Ovide Mercredi is helping Ontario’s law society to review its best practices when it comes to helping Indigenous people.
Mercredi, the former national chief of the Assembly of First Nations has been hired by the Law Society of Upper Canada to review its best practices and respect when it comes to dealing with Indigenous clients.
The move comes after complaints were received about how one Ontario lawyer handled the cases of residential school survivors.
There were allegations of professional misconduct against lawyer Doug Keshen, who represented about 400 residential school survivors.
21 of them filed complaints against him.
The case against him was dismissed by a tribunal – but Mercredi wants to hear from those survivors.
“The Western way of dealing with truth is about evidence but evidence isn’t necessarily about truth,” said Mercredi. “So the courts are limited with the facts presented in each case. Our approach is very different, the Indigenous way of finding truth is allowing people the freedom to fully express their story.”
The allegations occurred between 2003 and 2013 when Keshen was acting on behalf of survivors and their claims against Canada and the churches.
Residential school survivor Dalton Quezance said Keshen didn’t help him and he eventually found a different lawyer.
“And this new group took my case on and got me an award,” said Quezance. “This is why I came here today, to talk about how Doug handled my case.”
It’s experiences like Quezance’s that led to a June 2016 Law Society of Upper Canada Tribunal to review Keshen’s work.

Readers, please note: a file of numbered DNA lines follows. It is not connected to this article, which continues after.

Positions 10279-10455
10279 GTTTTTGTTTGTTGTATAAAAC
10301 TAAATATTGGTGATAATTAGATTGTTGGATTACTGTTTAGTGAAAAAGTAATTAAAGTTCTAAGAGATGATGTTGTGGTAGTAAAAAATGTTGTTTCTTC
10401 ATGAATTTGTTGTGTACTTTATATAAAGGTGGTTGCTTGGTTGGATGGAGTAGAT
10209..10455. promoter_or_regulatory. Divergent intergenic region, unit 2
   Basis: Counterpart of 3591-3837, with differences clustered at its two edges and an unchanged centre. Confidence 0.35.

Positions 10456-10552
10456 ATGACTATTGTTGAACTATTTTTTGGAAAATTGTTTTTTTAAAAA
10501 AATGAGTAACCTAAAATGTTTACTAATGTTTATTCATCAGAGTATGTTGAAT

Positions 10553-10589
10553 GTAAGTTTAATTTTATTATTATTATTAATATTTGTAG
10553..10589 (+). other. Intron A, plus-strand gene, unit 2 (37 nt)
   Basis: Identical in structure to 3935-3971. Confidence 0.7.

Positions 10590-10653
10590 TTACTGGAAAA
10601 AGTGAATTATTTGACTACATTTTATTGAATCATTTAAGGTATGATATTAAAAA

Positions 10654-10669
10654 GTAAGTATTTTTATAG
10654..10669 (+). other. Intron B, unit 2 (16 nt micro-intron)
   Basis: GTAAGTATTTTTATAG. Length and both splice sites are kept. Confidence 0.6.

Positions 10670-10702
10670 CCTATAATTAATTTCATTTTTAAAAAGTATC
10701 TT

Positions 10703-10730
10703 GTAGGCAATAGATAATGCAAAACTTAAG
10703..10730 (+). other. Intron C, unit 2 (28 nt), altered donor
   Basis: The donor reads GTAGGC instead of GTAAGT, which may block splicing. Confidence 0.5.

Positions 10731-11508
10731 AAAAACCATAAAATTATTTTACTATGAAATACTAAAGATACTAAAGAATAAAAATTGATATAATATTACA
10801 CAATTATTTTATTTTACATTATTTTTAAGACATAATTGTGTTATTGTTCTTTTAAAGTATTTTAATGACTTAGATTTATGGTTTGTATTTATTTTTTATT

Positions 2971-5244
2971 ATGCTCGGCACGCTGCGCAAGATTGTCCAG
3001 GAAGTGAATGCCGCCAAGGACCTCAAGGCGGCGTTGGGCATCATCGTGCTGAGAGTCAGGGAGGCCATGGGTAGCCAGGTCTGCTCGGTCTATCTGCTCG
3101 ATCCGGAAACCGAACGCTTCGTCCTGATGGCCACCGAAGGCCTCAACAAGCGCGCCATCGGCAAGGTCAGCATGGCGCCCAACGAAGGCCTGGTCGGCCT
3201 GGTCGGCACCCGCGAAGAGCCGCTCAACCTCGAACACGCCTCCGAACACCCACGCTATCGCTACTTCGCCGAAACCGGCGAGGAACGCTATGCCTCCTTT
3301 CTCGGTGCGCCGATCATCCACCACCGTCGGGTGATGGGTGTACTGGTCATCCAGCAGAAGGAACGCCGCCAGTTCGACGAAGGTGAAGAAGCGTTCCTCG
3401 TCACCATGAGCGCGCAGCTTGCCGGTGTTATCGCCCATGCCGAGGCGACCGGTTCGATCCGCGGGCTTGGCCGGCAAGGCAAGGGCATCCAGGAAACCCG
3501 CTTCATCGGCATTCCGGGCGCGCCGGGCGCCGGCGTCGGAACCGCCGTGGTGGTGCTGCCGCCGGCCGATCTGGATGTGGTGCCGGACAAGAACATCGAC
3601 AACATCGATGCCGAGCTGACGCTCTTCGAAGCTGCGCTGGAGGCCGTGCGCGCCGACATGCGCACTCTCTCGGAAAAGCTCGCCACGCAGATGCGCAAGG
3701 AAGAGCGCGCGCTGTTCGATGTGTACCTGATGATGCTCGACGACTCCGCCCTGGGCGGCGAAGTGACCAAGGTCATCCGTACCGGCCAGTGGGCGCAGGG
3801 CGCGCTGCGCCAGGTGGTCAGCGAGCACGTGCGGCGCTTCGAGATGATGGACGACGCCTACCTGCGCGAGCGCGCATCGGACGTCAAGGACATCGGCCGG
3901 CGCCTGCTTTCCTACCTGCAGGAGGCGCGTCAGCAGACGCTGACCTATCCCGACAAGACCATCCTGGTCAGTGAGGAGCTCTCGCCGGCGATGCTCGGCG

The hearings lasted almost a month and hear from investigators, experts, former clients and colleagues of Keshen.
By April 2017, the tribunal said they didn’t find any evidence of professional misconduct.
But the law society is looking at its process of how Indigenous people, like residential school survivors, are dealt with – including complaints against lawyers.
In its decision on the Keshen case, the society recognized cultural gaps.
“We recognize that the process of being examined and cross-examined and questioned by us in the hearing was often stressful and difficult,” the ruling said.
“It appeared to leave many witnesses feeling they couldn’t tell their stories the way they wanted to and that it was held in a way disconnected from the Anishinaabe culture.”
Mercredi is meeting with survivors in Northwestern Ontario over the next several months to hear about their experiences with lawyers during the settlement process.
“What we’re learning from them is that they don’t really appreciate the cross-examination, the criminal nature of the prosecutions they experienced,” he said. “They feel that their story was not ever fully told, that they weren’t given the opportunity to tell their story fully.”
Quezance said that is why he is speaking out.
“I just want to be heard, I want my…what happened to me be known,” he said. “Where people don’t have to look upon me and say, just another Indian.”
Mercredi will prepare a report for the law society by May 2018.
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